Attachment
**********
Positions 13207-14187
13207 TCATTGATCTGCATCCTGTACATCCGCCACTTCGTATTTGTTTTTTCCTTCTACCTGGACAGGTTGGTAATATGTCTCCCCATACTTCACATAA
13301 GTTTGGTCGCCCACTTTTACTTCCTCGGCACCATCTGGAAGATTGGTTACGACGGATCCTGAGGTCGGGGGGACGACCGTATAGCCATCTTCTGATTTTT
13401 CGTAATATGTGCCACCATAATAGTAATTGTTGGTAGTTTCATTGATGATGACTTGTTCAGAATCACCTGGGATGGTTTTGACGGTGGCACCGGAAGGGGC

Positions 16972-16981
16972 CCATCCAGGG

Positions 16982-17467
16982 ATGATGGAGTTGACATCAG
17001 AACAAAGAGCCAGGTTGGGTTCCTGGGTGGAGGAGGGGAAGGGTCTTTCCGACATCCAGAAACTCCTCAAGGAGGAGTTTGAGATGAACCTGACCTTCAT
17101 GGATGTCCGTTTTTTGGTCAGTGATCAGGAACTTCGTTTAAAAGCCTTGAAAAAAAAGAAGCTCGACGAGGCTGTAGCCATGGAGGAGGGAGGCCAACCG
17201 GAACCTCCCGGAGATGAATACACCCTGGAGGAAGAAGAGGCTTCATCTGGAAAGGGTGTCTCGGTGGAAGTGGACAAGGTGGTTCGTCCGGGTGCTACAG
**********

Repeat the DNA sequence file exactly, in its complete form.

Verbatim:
Positions 13207-14187
13207 TCATTGATCTGCATCCTGTACATCCGCCACTTCGTATTTGTTTTTTCCTTCTACCTGGACAGGTTGGTAATATGTCTCCCCATACTTCACATAA
13301 GTTTGGTCGCCCACTTTTACTTCCTCGGCACCATCTGGAAGATTGGTTACGACGGATCCTGAGGTCGGGGGGACGACCGTATAGCCATCTTCTGATTTTT
13401 CGTAATATGTGCCACCATAATAGTAATTGTTGGTAGTTTCATTGATGATGACTTGTTCAGAATCACCTGGGATGGTTTTGACGGTGGCACCGGAAGGGGC

Positions 16972-16981
16972 CCATCCAGGG

Positions 16982-17467
16982 ATGATGGAGTTGACATCAG
17001 AACAAAGAGCCAGGTTGGGTTCCTGGGTGGAGGAGGGGAAGGGTCTTTCCGACATCCAGAAACTCCTCAAGGAGGAGTTTGAGATGAACCTGACCTTCAT
17101 GGATGTCCGTTTTTTGGTCAGTGATCAGGAACTTCGTTTAAAAGCCTTGAAAAAAAAGAAGCTCGACGAGGCTGTAGCCATGGAGGAGGGAGGCCAACCG
17201 GAACCTCCCGGAGATGAATACACCCTGGAGGAAGAAGAGGCTTCATCTGGAAAGGGTGTCTCGGTGGAAGTGGACAAGGTGGTTCGTCCGGGTGCTACAG